She grabbed her walkie-talkie and started speaking into it...

Hannah: Joel? Joel, can you hear me? Come on, pick up. I know you're there.

Would it be weird/unnatural to use "pick up" when it's not a phone but a walkie-talkie or do you not see any problems using it here?

  • How would you answer a walkie-talkie without picking it up? :) But yeah guess it's just following on from telephone. Wouldn't see it as weird or unnatural, but then I'm not a regular walkie-talkie user. Maybe Hannah should be saying "Come in, John" instead. (That's possibly cliché though, not sure!) Commented Feb 26, 2021 at 14:15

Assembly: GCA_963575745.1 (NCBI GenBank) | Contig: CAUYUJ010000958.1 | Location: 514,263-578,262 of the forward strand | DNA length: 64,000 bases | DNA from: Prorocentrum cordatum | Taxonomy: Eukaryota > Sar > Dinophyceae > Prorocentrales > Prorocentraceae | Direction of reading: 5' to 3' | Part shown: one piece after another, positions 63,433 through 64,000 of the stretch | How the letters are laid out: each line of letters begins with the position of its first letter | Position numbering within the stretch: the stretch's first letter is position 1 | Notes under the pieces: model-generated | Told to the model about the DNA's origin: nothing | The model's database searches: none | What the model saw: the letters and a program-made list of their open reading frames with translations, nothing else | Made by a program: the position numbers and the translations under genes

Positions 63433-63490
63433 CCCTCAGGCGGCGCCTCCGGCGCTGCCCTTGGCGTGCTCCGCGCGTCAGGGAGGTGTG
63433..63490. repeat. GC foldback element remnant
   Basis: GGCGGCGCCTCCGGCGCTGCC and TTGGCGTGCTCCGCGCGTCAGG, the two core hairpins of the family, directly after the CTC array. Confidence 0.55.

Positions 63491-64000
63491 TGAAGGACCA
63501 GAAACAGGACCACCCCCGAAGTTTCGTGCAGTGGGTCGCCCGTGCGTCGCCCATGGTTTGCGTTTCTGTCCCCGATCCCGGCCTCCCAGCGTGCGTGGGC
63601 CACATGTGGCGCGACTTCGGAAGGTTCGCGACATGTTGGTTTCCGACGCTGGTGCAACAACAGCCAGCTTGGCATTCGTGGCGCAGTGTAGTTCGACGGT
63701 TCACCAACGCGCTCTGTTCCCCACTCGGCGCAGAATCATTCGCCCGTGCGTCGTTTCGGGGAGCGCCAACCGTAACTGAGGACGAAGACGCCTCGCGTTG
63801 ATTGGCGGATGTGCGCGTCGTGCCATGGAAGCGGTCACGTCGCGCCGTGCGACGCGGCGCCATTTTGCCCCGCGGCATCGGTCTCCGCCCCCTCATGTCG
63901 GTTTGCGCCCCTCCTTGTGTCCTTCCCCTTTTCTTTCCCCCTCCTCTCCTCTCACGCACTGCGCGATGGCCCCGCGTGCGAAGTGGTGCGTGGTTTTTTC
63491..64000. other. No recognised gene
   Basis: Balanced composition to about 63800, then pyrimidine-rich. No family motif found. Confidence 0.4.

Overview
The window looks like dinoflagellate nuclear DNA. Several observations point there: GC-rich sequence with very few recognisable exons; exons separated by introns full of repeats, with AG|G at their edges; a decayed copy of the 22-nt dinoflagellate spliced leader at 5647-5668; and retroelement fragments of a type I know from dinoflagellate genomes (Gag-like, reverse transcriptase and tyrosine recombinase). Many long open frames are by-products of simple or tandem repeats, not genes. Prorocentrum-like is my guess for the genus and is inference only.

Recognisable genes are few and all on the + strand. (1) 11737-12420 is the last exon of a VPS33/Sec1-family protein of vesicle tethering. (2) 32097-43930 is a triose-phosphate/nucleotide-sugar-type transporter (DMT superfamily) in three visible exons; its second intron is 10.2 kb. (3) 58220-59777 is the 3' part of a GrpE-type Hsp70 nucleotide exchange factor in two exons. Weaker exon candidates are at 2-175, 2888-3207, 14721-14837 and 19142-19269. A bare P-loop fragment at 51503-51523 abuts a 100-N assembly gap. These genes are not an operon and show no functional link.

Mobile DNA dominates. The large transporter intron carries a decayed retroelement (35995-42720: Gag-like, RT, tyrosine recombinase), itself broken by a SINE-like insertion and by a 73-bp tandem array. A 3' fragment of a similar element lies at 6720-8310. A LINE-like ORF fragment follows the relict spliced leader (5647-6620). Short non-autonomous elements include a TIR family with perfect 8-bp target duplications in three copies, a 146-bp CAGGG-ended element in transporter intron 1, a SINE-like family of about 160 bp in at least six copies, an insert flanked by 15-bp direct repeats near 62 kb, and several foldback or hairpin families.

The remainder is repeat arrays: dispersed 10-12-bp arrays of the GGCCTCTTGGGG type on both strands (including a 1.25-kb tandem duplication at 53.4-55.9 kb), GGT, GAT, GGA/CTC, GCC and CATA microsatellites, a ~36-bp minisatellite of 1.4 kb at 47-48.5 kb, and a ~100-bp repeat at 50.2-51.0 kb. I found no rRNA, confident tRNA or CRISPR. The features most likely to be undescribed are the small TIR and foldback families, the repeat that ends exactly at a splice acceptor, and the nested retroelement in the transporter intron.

1 Answer 1


The phrase pick up dates from the days when telephones had a separate handset and base. When it rang you had to pick up the handset to answer. Its use for a modern telephone is a figurative use since there is no longer anything to pick up. Given that its extension to other devices like walkie-talkies seem very natural.

You must log in to answer this question.

Not the answer you're looking for? Browse other questions tagged .